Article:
Here is another approach that doesn’t involve too many steps– the graph data model. After the whiteboard sketch has been determined, instead of converting our sketch (a graph-like template) into tables, all that is needed is to further enrich it– formalizing our entities, adding properties, and establishing relationships between them. In essence, the whiteboard sketch created at first nearly resembles what will be officially stored in the database. By this approach, we can simply create the user accounts as nodes with links (showing their relationships) to corresponding nodes such as pay accounts, devices, orders, etc. This important point alleviates the need for a bridge table as seen in the relational model above to accommodate for multiple users using the same device to place an order. Consequently, this allows us to reduce our model to what is precisely needed, and this simplicity aids in pattern discovery carried out in real time. From here, there can be different algorithms applied to identify fraudulent claims.
Through the advanced fraud rings we see today, fraudsters have outsmarted the traditional prevention technique which is to focus primarily on the specific entities themselves– accounts, orders, devices, etc. However, fraud detection, like in many other preeminent applications, rely heavily on connections. So, it is crucial to set our connections between the data at a higher priority than the individual data points solely. Having that mentioned, it is a necessity for the analysts to be able to traverse through the data and be presented with a model that depicts an insightful visual that allows for easy navigation throughout. Since action must be taken quickly before it's too late, an analyst–like the criminal detective, needs the ability to identify any inharmonious patterns in a timely manner.
Change is inescapable. Users’ needs change and so do business requirements– businesses typically do not abide by one schema. Depending on which model you are using, addressing those changes can make a significant difference. Using the relational model, a schema migration is performed every time it becomes necessary to update the database’s schema. Given the inevitability of constant changes in user needs, this task can get quite involved and time-consuming. Also, keep in mind that data preservation is not always guaranteed upon making schema changes.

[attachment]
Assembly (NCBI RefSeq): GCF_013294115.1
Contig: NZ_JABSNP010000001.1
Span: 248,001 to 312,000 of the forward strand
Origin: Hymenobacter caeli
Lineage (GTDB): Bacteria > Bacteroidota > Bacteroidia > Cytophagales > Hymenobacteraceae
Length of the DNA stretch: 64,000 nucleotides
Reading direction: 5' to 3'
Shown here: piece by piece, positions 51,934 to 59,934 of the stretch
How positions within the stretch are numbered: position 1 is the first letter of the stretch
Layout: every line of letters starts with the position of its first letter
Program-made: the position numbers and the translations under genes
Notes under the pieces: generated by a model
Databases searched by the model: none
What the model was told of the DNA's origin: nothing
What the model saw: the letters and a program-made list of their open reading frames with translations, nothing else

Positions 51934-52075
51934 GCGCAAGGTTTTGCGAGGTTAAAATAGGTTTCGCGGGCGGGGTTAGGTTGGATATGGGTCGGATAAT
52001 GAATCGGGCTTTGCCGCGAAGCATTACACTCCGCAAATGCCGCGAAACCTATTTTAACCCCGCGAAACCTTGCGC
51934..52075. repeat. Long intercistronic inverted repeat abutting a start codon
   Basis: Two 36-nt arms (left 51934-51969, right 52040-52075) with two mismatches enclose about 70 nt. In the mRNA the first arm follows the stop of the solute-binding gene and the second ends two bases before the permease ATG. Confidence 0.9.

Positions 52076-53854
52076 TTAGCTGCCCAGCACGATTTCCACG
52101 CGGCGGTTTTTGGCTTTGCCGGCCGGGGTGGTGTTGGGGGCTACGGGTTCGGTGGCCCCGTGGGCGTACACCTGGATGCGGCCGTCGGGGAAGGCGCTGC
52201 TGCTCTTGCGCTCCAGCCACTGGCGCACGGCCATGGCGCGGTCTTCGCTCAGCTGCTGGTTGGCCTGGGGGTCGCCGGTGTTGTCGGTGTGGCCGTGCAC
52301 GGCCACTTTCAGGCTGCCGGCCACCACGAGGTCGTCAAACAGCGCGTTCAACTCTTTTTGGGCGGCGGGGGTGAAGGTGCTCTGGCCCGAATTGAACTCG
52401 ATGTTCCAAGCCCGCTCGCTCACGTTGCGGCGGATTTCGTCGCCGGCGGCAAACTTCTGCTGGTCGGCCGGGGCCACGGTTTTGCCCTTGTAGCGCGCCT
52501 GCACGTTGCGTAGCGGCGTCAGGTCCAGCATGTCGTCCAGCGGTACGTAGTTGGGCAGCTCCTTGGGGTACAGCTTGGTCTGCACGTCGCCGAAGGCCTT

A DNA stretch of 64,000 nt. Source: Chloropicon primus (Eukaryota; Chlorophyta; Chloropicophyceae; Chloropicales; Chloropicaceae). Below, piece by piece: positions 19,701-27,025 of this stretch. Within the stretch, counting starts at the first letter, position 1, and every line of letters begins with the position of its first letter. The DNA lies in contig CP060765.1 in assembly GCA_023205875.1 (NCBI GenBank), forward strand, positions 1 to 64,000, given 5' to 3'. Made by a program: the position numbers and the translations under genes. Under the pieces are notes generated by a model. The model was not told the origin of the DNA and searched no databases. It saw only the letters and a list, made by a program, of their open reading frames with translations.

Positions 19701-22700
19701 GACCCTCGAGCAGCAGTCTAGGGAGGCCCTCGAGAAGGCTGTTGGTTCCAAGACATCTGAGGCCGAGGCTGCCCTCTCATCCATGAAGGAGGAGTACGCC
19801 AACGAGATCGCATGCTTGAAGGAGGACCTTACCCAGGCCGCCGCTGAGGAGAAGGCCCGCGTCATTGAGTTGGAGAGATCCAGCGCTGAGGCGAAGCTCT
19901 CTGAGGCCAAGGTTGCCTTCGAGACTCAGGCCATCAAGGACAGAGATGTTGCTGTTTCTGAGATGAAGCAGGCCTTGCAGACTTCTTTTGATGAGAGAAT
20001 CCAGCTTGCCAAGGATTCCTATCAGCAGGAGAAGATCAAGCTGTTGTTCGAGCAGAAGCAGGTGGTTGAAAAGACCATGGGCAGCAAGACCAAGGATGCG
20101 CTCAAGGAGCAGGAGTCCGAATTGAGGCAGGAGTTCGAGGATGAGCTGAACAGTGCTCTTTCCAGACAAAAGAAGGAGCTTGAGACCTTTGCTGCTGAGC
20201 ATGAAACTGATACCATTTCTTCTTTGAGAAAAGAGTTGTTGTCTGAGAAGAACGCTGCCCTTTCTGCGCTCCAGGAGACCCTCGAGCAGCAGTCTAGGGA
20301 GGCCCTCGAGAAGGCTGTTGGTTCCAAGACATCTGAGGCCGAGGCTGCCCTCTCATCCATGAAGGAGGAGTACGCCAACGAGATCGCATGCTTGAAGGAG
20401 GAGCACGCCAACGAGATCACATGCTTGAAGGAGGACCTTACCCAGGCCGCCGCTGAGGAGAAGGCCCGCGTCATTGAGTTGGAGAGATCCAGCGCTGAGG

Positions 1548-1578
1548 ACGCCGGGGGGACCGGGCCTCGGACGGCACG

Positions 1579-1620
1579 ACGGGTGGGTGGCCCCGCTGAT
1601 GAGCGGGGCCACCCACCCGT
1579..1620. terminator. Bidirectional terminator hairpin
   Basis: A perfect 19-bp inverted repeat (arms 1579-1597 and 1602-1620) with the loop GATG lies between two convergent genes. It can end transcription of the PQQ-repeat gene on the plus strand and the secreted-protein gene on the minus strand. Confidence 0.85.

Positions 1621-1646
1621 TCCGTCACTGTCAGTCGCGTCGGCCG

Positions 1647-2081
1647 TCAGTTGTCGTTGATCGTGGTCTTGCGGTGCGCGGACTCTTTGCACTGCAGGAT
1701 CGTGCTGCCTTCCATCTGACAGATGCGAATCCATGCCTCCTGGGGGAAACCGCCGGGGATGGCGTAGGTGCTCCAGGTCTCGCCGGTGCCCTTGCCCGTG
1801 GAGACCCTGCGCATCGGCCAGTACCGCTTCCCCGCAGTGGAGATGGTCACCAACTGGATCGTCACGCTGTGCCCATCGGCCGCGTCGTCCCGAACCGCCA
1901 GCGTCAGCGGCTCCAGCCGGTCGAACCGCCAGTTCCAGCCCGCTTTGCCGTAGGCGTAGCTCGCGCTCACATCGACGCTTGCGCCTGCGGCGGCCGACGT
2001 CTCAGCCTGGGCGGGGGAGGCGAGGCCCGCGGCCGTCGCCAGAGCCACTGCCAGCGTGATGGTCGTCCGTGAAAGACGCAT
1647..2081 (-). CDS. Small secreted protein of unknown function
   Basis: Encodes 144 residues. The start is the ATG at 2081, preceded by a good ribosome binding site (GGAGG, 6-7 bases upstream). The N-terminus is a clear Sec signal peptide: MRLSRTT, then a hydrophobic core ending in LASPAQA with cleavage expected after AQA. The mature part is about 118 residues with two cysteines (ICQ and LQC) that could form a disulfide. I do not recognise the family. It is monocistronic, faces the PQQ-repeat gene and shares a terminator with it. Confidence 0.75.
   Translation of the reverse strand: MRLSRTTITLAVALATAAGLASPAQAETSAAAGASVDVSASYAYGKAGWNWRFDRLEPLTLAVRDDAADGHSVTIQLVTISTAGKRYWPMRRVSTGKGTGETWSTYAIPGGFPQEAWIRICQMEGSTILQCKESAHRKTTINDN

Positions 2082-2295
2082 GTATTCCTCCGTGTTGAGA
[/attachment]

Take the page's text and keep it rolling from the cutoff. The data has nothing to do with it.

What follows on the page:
Instead of dealing with the hassle involved with schema migrations and a rigid schema, why not use a flexible schema that adapts to changes dynamically–a graph data model? After all, they are designed to work with constantly evolving needs while preserving your data and maintaining its integrity– crucial for fraud detection applications.
Relying on the discrete data points themselves was the essence of the traditional fraud detection method. Recently, fraudsters have outsmarted this solution using advanced measures like fraud rings. Rings composed of fake identities can be easily disguised and overlooked, and this has necessitated the need for much deeper analysis of the connections linking the data. In other words, the traditional method could detect blatant outliers but not today’s disguised fraud rings as seen in Figure 3 below.
Fraud detection is a connected data problem. Therefore, the solution remains in graph data technology, where relationships between the data can be efficiently studied to draw valuable insights and uncover patterns that may not have been possible through the relational model. Using a query language like Cypher, we can achieve these competitive advantages by quickly and easily traversing the graph model and making queries in a time-efficient manner. After putting it under the lens, we’ve demonstrated just how effective graph database technology can be in detecting fraudulent behavior and preventing potential threats in the future.
Stay tuned to the next blog in the series for a tutorial on building a real-time recommendation engine!